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Dallas City Hall Bribery Case May Be Headed to the Supreme Court

A Fifth Circuit Court of Appeals panel vacated Dallas developer Ruel Hamilton’s bribery conviction in August. Last week, the full court declined to rehear the case.
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The Fifth Circuit Court of Appeals in New Orleans. Google Streetview

The Supreme Court of the United States will have to rule on case law that will dictate whether Dallas real estate developer Ruel Hamilton can begin serving his sentence for bribing two council members. Last week, the Fifth Circuit Court of Appeals court ruled 9 to 7 that it would not rehear Hamilton’s case after a three-judge panel vacated the sentence in August.

A jury convicted Hamilton in June 2021 for bribing former Dallas City Council members Dwaine Caraway and the late Carolyn Davis in exchange for favorable votes in his subsidized low-income housing developments. Hamilton’s team appealed, alleging prosecutors improperly told the jury that Hamilton could be found guilty even without evidence of a “quid pro quo,” meaning receiving something material in return for the money.

Hamilton, 65, was the head of AmeriSouth Realty Group, which pursued tax credits to help build subsidized apartment complexes in southern Dallas. Properties that receive City Council support are more likely to be granted the tax breaks than those which are not.

The indictment alleged that Hamilton paid Davis about $40,000 through a nonprofit run by a friend. She then lobbied for one of Hamilton’s properties, which did not wind up receiving the tax credits. In vacating the sentence, the judges in their opinion characterized the payments as “gratuities” and not bribes, because nothing came back to Hamilton. The Supreme Court will need to rule as to whether the statute includes gratuities along with bribes, because the circuit courts are now split on the matter.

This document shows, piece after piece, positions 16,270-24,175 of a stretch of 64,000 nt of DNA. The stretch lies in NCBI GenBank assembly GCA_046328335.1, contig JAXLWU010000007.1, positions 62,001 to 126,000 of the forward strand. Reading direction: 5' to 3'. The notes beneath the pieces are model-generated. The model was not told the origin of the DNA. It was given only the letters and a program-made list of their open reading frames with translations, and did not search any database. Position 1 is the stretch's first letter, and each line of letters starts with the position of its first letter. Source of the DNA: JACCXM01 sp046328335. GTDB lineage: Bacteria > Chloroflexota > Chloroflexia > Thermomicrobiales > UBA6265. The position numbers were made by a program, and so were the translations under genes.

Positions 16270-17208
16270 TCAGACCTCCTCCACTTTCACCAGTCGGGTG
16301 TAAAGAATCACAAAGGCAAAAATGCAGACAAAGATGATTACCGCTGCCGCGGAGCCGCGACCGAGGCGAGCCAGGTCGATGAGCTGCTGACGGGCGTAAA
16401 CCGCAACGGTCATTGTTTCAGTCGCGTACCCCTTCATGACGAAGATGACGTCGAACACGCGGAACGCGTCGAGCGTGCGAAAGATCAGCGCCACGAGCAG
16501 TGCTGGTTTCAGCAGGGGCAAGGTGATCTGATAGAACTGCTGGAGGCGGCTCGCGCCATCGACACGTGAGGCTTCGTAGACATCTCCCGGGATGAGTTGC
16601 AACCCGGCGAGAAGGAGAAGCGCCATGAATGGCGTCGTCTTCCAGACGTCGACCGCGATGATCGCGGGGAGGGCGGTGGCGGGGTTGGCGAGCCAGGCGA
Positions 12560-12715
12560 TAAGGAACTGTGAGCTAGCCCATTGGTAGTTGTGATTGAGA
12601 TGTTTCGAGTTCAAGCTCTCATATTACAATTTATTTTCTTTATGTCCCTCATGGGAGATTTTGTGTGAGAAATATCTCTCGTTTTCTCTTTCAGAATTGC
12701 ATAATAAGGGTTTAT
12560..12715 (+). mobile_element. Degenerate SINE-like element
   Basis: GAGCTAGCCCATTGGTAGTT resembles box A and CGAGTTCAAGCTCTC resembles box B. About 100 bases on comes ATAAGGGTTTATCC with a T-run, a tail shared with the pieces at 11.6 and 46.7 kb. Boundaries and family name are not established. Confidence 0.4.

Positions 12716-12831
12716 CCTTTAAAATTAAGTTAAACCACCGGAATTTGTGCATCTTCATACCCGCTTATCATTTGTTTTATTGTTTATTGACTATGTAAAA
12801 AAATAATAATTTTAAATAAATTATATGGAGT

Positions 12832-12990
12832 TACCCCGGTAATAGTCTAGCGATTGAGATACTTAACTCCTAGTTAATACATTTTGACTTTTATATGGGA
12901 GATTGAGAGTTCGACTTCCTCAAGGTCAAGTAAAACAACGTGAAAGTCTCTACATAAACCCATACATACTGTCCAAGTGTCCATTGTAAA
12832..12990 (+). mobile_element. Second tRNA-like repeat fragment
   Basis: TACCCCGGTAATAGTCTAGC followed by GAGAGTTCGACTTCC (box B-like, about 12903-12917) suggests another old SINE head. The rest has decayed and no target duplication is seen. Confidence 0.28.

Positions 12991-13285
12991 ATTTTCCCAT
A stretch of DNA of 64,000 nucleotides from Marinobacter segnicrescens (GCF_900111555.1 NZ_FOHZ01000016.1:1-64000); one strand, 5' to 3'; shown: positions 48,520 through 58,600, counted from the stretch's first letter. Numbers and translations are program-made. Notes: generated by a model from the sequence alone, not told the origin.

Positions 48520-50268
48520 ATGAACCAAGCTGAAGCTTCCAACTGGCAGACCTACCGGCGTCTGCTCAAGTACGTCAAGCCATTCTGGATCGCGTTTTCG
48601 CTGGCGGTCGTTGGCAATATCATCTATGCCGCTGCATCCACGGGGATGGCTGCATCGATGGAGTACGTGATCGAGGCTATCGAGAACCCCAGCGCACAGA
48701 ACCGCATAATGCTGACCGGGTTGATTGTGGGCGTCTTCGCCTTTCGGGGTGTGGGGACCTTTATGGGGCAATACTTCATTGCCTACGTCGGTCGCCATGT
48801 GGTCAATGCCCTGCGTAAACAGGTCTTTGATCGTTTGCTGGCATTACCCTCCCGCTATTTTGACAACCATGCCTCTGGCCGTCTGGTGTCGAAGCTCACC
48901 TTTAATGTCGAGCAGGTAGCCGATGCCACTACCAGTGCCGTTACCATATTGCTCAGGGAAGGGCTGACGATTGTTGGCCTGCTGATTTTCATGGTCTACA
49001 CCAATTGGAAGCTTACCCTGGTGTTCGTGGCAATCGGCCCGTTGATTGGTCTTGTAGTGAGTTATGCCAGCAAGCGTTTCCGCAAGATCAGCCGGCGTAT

The First, Fourth, and now Fifth circuits say that the statute in question only criminalizes quid pro quo, but not gratuities. Five other circuit courts found that the statute is intended to cover both bribery and illegal gratuities. The dissent in Hamilton’s case, penned by Judge James C. Ho, indicates that it’s not the last we’ve heard of this.

“But what’s worse, it was entirely unnecessary for the panel to wade into the circuit split, because this case could have easily been affirmed on the basis of quid pro quo corruption,” Ho wrote. “After all: The district court instructed the jury on quid pro quo corruption. The parties litigated this case as a quid pro quo corruption case throughout the proceedings below.”

Ho said the prosecution provided ample evidence that Hamilton’s actions broke the law, and the jury convicted him based on that evidence.

“There was no need to take sides in this split,” he said. “We could have, and should have, affirmed the convictions regardless.”

This outcome also likely impacts the case of former San Angelo police chief Tim Vasquez, who was convicted of similar charges a year ago. In December, he was allowed to delay his appeal until after the Fifth ruled on Hamilton’s case.

The developer can be retried, but it’s likely federal prosecutors will wait for a ruling from the high court.

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Bethany Erickson

Bethany Erickson

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Bethany Erickson is the senior digital editor for D Magazine. She's written about real estate, education policy, the stock market, and crime throughout her career, and sometimes all at the same time. She hates lima beans and 5 a.m. and takes SAT practice tests for fun.
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